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Concert Reviews:
Seger And Silver Bullet Band Remember How To Rock 'n' Roll

Of the Oakland Press

Posted: Thursday, November 9, 2006

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GRAND RAPIDS -- Rock 'n' roll never forgets, according to Bob Seger.

And Seger and his Silver Bullet Band showed they haven't forgotten how to rock 'n' roll, either, as they opened their first concert tour in more than 10 years Wednesday night at Van Andel Arena here.

Despite numerous references to his age -- ''Sweet 16 turnin' 61'' Seger sang in ''Rock and Roll Never Forgets'' -- the veteran Detroit rocker treated the highly partisan sell-out crowd of nearly 13,000 to an exuberant 25-song, two-hour and 10-minute marathon that offered plenty of what they came for as well as a few ambitious surprises. ''Bob always likes to do something that's new and fresh,'' Silver Bullet saxophonist Alto Reed noted after the show, and that was certainly the case on opening night.

There was, of course, an album to draw from -- ''Face the Promise,'' Seger's first set of new material since 1995. He wasn't shy about it, following the opening couplet of hits (''Roll Me Away'' and his cover of Eugene Williams' ''Tryin' to Live My Life Without You'') with the album's opening track, ''Wreck This Heart'' and playing six others over the course of the evening, including a daring block of four in a row at one point.

With wife Nita and children Samantha and Cole watching -- along with newly elected Michigan State University trustee George Perles and a crew from ''CBS Sunday Morning'' -- Seger also pulled out, for the first time ever, his version of Chuck Berry's ''C'Est La Vie,'' which he recorded for his first ''Greatest Hits'' album in 1994. A two-song, sit-down, ''unplugged'' style set featured ''The Answer's in the Question'' from ''Face the Promise,'' with backing vocalist Laura Creamer handling Patti Loveless' duet part, and the Zydeco-flavored ''Sightseeing'' from 1991's ''The Fire Inside,'' for which keyboardist Craig Frost strapped on an accordion.

There were more subtle sonic adventures, too, such as Alto Reed covering the electric guitar parts of ''Night Moves'' on his saxophone and the four-piece Motor City Horns section pumping fresh, soulful energy into favorites such as ''Betty Lou's Gettin' Out Tonight,'' ''Beautiful Loser,'' ''Horizontal Bop'' and ''Rock and Roll Never Forgets'' -- an exciting addition to the Silver Bullet corps that merits even greater involvement.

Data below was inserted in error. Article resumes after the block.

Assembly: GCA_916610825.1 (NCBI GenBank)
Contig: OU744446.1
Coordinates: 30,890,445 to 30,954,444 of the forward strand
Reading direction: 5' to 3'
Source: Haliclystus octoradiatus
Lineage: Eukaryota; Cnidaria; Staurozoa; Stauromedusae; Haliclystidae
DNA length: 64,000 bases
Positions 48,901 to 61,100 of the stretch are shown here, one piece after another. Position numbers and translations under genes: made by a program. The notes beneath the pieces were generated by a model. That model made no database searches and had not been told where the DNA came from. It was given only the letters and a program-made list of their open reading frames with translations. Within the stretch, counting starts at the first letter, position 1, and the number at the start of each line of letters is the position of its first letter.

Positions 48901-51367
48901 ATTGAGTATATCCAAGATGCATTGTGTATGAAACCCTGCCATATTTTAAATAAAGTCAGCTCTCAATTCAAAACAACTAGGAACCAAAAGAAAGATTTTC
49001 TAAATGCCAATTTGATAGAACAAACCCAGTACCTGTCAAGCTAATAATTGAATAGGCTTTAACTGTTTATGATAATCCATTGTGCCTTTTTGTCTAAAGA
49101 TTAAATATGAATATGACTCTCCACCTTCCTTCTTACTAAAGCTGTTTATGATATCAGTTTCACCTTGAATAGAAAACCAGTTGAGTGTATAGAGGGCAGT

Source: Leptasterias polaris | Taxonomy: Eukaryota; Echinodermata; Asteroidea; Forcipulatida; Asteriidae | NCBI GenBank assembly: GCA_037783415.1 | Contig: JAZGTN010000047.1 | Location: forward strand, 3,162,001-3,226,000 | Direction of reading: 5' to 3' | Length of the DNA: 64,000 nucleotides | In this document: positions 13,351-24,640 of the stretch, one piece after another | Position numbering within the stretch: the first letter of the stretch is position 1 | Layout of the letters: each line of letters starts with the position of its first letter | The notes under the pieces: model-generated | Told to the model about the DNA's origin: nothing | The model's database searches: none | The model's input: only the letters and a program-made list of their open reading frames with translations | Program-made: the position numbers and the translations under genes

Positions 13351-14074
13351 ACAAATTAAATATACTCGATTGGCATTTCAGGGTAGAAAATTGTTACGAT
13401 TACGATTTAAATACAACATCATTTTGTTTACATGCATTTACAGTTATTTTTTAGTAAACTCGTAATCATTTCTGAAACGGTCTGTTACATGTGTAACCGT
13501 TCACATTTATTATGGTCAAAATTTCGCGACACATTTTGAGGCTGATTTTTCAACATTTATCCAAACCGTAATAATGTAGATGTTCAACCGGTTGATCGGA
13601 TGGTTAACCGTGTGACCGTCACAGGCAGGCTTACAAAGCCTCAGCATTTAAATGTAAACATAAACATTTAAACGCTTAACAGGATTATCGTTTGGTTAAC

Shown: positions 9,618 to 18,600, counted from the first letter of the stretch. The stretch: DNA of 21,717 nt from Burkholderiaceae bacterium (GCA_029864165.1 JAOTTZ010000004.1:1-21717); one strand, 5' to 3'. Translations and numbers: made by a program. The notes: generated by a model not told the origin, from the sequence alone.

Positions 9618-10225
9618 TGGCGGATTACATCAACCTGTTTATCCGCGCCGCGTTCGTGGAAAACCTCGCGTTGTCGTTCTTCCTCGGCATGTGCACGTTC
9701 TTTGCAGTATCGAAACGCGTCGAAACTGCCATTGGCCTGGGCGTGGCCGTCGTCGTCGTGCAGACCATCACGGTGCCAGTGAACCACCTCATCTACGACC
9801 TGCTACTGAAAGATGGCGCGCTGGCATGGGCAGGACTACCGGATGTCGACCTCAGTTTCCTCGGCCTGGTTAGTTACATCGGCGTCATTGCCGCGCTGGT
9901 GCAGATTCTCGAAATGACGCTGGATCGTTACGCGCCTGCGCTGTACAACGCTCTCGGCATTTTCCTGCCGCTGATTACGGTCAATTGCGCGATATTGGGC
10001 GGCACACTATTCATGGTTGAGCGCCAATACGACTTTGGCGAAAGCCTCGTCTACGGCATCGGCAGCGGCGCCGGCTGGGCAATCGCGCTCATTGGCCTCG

And there was plenty of old time Seger rock 'n' roll, as he lit up the crowd with, well, ''Old Time Rock & Roll,'' ''Mainstreet,'' ''Sunspot Baby,'' ''Katmandu,'' an effective pairing of ''We've Got Tonight'' and ''Turn the Page,'' and solid encore renditions of ''Hollywood Nights'' and ''Against the Wind.''

Being off the road for so long has taken a bit of a toll on Seger, who started the evening sounding tentative but gained strength and confidence the show rolled on. ''First time in 10 years -- I need a little water,'' he apologized before ''Wreck This Heart,'' while after ''Old Time Rock & Roll'' he exclaimed ''That's only 20 percent of the show! You people our age know what I'm talking about.'' Nevertheless, Seger, who played guitar and piano on quite a few songs, worked hard enough to sweat through a series of headbands and was visibly energized by his return to the stage and by the ebullient crowd response -- so loud that the Silver Bullet Band members said it drowned out the stage sound.

As befits an opening night there were some rough patches and miscues -- a rough-hewn vocal here, a saxophone key sticking there, an inconsistent sound mix, lighting schemes that left the musicians in the dark -- but none dampened the night's overall sense of event. It was a triumphant, if overdue, return and an indication that Seger will not only face but live up to standard his reputation promises as the tour goes on.

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